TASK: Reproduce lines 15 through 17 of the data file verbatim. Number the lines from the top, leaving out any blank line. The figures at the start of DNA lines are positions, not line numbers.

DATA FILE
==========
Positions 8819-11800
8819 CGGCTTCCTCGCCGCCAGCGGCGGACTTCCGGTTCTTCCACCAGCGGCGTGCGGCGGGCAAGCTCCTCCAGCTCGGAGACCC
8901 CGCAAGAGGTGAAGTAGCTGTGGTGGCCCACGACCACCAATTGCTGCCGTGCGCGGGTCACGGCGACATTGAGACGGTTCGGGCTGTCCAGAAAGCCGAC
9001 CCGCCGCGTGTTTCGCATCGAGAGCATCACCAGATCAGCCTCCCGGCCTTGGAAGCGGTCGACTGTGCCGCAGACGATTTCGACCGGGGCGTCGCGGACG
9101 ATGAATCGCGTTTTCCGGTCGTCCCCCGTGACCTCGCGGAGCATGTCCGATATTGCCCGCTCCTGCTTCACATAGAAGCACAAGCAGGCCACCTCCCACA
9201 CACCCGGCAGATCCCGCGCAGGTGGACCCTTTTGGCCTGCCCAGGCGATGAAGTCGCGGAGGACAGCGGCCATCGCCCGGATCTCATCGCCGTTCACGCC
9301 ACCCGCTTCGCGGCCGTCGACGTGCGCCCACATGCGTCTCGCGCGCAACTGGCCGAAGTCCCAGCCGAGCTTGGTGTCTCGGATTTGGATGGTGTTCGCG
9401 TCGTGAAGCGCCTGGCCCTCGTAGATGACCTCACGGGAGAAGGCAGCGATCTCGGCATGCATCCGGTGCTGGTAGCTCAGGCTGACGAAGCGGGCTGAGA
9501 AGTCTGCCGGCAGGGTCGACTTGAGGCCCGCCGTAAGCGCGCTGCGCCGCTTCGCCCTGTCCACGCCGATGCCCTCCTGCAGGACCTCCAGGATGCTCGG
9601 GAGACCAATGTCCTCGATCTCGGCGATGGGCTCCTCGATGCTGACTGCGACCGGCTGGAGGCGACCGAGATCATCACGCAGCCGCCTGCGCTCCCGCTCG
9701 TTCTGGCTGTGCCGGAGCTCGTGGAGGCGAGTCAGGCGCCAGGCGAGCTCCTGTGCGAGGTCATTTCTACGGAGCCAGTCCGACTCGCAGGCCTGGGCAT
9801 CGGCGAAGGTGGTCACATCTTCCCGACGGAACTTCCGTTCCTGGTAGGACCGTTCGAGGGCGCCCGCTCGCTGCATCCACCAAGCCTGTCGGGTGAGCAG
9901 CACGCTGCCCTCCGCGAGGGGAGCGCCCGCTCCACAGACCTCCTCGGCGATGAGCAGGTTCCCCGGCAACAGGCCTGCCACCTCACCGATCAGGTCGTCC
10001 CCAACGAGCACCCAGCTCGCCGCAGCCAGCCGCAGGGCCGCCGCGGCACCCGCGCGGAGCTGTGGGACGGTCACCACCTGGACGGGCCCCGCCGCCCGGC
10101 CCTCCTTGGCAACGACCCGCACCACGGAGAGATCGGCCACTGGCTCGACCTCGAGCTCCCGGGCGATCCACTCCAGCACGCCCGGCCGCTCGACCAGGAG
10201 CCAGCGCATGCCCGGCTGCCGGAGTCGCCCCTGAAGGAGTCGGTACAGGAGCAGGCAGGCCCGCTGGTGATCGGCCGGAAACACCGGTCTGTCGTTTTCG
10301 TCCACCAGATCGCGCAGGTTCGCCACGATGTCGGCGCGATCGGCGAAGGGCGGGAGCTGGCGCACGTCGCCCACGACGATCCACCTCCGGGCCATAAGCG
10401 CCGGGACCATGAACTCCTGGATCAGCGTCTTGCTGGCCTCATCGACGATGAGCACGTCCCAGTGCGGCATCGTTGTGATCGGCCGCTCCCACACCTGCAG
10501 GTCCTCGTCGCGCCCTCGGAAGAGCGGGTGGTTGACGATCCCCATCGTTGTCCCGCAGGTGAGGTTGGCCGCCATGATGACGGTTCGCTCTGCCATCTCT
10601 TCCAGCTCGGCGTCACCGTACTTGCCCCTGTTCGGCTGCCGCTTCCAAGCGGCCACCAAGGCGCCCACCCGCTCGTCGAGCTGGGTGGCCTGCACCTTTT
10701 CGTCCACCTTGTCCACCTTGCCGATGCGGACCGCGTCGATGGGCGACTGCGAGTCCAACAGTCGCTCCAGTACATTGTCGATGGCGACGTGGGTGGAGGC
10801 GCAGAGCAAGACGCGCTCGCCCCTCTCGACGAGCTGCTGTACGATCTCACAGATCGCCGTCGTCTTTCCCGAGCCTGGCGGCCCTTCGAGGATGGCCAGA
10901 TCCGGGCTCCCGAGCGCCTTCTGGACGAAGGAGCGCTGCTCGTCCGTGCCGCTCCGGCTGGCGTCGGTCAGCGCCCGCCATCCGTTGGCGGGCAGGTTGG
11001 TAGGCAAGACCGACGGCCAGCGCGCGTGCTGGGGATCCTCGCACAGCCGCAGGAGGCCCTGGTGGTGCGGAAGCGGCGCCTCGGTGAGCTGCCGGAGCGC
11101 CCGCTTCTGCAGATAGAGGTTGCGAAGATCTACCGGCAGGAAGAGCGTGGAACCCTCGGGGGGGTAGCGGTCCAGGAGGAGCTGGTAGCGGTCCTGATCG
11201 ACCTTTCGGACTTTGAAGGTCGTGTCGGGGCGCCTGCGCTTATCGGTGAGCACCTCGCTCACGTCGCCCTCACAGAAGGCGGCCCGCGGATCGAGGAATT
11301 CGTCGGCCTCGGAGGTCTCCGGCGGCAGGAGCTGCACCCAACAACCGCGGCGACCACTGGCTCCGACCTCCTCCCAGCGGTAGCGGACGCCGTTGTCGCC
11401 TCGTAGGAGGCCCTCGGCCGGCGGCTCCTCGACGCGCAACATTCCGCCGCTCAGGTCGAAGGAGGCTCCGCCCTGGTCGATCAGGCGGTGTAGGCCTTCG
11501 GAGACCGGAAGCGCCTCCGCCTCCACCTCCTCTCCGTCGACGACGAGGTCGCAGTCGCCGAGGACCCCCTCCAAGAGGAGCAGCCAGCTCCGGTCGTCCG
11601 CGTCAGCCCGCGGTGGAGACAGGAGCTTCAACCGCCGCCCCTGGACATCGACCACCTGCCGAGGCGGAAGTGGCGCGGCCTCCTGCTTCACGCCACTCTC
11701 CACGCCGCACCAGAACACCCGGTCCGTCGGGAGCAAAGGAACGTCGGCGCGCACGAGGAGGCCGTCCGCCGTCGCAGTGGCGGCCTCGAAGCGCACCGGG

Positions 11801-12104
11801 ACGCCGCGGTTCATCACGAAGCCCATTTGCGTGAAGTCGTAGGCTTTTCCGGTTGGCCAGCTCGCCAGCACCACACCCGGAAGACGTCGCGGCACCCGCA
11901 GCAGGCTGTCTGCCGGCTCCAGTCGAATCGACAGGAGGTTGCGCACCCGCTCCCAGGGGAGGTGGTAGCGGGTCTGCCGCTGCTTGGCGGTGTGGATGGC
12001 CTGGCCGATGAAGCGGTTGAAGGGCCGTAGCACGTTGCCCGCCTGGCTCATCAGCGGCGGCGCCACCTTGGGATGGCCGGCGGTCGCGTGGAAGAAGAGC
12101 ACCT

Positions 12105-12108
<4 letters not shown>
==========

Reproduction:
10101 CCTCCTTGGCAACGACCCGCACCACGGAGAGATCGGCCACTGGCTCGACCTCGAGCTCCCGGGCGATCCACTCCAGCACGCCCGGCCGCTCGACCAGGAG
10201 CCAGCGCATGCCCGGCTGCCGGAGTCGCCCCTGAAGGAGTCGGTACAGGAGCAGGCAGGCCCGCTGGTGATCGGCCGGAAACACCGGTCTGTCGTTTTCG
10301 TCCACCAGATCGCGCAGGTTCGCCACGATGTCGGCGCGATCGGCGAAGGGCGGGAGCTGGCGCACGTCGCCCACGACGATCCACCTCCGGGCCATAAGCG